Friday, July 15, 2011

Tax Court Had Jurisdiction To Hear Whistleblower Claim Denied By IRS

Kasper (2011), 137 TC No. 4

The Tax Court has again concluded that a letter from IRS's Whistleblower Office rejecting a whistleblower claim was a “determination” under Code Sec. 7623(b)(4), that gave the Tax Court jurisdiction to review the matter, because it was a final administrative decision.

Background. IRS has a whistleblower award program under which it pays awards—or, for amounts paid under Code Sec. 7623(a), rewards—to informers (known as “whistleblowers”) for information about tax law violations. Code Sec. 7623(b) requires IRS to pay awards to individual informants if certain criteria are met. IRS's Whistleblower Office determines whether to grant, reduce, or deny an informant's claim for a whistleblower award for providing information about tax law violations, and then notifies the claimant of the determination. Whistleblowers have the right to challenge IRS's award determination administratively.

An individual can appeal the amount of, or the denial of, an award determined by IRS under its whistleblower award program. Specifically, any determination of a whistleblower award under Code Sec. 7623(b)(1) (a 15%-30% award) or Code Sec. 7623(b)(2) (an up-to-10% award), or the reduction or denial of the award under Code Sec. 7623(b)(3), can be appealed to the Tax Court. Code Sec. 7623(b)(4) provides that the appeal must be made within 30 days of the determination.

Observation: Generally, a taxpayer can't go to Tax Court without first getting a notice of deficiency (90-day letter) from IRS. Code Sec. 7623(b)(4) provides an exception to this general rule.

In Cooper (2010), 135 TC 70, the Tax Court concluded that a letter that IRS sent denying a taxpayer's two claims for a whistleblower award under Code Sec. 7623(b) was a “determination” that could be appealed to the Tax Court, rejecting IRS's arguments that it wasn't labeled as such and that the Whistleblower Office didn't undertake any administrative or judicial action or “determination” to make an award.

Facts. On Jan. 29, 2009, Kenneth Kasper filed with a claim for a whistleblower award under Code Sec. 7623(b)(4) with IRS, implicating a public corporation and its CEO. IRS split Kasper's whistleblower claim into two claims: one for the corporation and another for its CEO. On June 19, 2009, IRS purportedly issued a letter for each claim, denying both on the basis that Kasper didn't meet the appropriate criteria for an award under Code Sec. 7623(b).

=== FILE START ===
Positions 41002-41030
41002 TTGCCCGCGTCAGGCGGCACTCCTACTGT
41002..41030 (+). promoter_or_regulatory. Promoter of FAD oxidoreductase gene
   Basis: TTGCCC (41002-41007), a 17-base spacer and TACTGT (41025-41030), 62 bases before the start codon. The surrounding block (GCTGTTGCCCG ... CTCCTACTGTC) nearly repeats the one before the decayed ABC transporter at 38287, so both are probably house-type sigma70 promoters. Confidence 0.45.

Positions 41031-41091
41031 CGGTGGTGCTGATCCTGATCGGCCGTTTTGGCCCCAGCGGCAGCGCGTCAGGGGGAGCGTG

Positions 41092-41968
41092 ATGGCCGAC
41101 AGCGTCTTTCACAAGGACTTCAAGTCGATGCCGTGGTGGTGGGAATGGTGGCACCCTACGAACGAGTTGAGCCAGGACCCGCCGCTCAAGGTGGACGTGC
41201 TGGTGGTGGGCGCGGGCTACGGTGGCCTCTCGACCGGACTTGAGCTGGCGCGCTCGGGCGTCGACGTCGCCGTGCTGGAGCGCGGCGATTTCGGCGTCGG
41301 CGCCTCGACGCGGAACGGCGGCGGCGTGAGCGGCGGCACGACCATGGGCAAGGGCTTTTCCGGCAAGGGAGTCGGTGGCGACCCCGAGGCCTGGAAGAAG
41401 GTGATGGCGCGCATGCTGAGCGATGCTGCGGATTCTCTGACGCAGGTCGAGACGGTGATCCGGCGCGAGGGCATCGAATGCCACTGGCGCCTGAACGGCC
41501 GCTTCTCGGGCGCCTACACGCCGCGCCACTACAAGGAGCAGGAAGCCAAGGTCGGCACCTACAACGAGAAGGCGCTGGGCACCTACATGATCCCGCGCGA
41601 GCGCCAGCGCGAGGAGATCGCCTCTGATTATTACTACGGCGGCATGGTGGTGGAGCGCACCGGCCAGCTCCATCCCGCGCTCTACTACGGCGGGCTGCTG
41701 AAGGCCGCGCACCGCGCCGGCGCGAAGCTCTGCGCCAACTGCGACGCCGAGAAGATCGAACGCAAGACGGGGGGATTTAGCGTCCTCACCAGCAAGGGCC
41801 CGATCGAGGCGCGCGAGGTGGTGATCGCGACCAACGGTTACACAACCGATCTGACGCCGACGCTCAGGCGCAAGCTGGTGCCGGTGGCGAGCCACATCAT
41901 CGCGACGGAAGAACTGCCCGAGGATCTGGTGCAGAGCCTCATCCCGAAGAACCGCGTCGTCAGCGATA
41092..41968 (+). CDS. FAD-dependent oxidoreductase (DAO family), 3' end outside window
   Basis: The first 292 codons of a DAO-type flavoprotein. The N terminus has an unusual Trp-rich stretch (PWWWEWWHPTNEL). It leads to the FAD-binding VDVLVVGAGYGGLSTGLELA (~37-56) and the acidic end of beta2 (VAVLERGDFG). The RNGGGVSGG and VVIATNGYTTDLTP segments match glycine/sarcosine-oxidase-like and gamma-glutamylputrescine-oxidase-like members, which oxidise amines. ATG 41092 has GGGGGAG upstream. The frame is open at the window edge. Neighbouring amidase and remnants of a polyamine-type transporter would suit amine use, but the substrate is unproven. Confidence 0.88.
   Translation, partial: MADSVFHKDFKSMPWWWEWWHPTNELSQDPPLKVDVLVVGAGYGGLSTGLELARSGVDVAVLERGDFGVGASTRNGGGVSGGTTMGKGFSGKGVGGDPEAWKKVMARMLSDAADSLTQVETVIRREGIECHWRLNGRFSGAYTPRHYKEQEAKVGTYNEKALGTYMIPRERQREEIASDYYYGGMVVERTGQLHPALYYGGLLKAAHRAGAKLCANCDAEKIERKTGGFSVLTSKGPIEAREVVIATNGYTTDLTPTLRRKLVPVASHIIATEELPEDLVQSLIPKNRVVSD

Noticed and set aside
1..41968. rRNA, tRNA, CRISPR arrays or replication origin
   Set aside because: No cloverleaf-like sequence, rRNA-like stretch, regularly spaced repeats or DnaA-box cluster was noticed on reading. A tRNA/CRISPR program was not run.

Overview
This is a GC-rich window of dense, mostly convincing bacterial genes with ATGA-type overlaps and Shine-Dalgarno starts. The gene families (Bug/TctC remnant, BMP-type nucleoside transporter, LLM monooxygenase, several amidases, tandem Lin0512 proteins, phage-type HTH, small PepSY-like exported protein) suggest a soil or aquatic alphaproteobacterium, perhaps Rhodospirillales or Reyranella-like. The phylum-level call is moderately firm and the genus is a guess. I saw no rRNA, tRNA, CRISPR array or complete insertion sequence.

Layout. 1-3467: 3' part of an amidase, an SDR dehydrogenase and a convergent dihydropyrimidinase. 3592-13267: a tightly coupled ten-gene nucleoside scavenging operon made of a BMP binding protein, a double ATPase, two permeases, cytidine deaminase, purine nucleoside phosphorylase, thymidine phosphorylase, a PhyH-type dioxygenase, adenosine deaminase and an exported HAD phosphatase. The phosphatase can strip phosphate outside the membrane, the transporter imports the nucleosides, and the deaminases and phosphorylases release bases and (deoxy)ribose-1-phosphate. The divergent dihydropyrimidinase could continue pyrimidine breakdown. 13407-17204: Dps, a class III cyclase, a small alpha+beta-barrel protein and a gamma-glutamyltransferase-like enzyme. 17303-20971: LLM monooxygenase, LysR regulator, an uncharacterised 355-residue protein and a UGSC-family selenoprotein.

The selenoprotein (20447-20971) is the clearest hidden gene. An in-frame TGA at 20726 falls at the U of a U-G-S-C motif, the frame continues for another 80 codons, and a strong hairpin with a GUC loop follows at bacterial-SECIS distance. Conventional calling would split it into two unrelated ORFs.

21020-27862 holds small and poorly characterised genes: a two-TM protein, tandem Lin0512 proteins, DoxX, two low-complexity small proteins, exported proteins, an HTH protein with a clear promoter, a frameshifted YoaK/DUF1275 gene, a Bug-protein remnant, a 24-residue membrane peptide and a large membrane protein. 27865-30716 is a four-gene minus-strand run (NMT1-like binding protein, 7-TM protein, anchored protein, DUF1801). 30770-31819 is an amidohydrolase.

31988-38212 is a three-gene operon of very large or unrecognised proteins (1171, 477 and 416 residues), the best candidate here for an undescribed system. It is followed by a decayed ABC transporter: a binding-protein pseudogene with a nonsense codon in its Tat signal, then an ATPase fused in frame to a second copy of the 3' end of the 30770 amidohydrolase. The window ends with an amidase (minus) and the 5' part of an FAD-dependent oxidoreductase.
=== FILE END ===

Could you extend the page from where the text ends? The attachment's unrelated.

On May 3, 2010, Kasper contacted IRS about the status of his whistleblower claim. His letter referenced only the claim implicating the CEO. IRS responded on May 24, 2010 by sending him a copy of the denial letter pertaining to the CEO claim.

On June 14, 2010, Kasper filed a petition with the Tax Court seeking review of IRS's denial of the whistleblower claim as to the CEO. IRS filed a motion to dismiss this case for lack of jurisdiction on two grounds: (1) that no determination under Code Sec. 7623(b) was made; and (2) if the Court finds that a determination was made, that Kasper failed to petition the Tax Court within 30 days as required by Code Sec. 7623(b)(4).

Kasper argued that he didn't receive a determination under Code Sec. 7623(b)(4) with respect to the corporate claim. Further, he argued that he didn't receive a determination with respect to the claim implicating the CEO until May 24, 2010. Because he filed his petition on June 14, 2010, he argued that he had met Code Sec. 7623(b)(4)’s 30-day requirement, giving the Tax Court jurisdiction as to the claim implicating the CEO.

Court's conclusion. The Tax Court, relying on Cooper, concluded that each Whistleblower Office letter that denies a whistleblower claim is a determination under Code Sec. 7623(b)(4). The Court held that Kasper filed his petition with the Tax Court within the 30-day period, and it denied IRS's motion to dismiss for lack of jurisdiction.

Further, the Tax Court found that the 30-day period of Code Sec. 7623(b)(4), within which a whistleblower must file a petition in response to a Whistleblower Office determination, begins on the date of mailing of the determination by the Whistleblower Office. IRS had to prove by direct evidence the date and fact of mailing of the determination to the whistleblower.

References: For IRS's payment for information on tax violations, see FTC 2d/FIN ¶T-1030 et seq.; United States Tax Reporter ¶76,234 et seq.; TaxDesk ¶821,500 et seq.

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